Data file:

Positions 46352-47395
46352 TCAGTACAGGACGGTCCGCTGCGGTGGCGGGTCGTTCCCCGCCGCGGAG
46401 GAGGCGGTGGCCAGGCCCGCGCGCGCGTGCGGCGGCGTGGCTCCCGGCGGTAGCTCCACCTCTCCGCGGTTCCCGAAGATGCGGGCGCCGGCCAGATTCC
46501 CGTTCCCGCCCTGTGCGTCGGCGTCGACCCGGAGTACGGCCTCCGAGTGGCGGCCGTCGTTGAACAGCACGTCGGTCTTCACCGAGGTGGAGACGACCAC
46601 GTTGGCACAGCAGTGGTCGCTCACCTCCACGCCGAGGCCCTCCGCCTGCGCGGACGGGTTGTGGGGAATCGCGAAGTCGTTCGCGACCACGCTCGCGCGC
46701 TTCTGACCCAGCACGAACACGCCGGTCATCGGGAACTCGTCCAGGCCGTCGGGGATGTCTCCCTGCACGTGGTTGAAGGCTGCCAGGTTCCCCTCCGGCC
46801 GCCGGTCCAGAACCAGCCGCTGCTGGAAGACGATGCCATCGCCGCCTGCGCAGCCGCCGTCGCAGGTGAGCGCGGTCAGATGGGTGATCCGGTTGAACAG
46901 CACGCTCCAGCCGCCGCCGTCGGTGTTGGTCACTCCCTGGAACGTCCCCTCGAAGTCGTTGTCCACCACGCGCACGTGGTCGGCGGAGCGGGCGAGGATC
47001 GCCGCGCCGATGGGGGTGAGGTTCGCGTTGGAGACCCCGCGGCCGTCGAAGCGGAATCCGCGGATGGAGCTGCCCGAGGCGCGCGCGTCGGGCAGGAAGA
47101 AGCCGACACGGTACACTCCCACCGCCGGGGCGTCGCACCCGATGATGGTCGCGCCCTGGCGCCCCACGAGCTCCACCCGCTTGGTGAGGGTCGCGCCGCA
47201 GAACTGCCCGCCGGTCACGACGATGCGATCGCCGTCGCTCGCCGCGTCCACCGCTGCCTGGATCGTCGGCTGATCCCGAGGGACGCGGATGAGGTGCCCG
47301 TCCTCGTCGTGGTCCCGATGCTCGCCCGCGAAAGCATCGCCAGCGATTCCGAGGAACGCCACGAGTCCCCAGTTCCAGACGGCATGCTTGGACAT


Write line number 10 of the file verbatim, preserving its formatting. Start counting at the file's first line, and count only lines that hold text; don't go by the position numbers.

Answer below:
47101 AGCCGACACGGTACACTCCCACCGCCGGGGCGTCGCACCCGATGATGGTCGCGCCCTGGCGCCCCACGAGCTCCACCCGCTTGGTGAGGGTCGCGCCGCA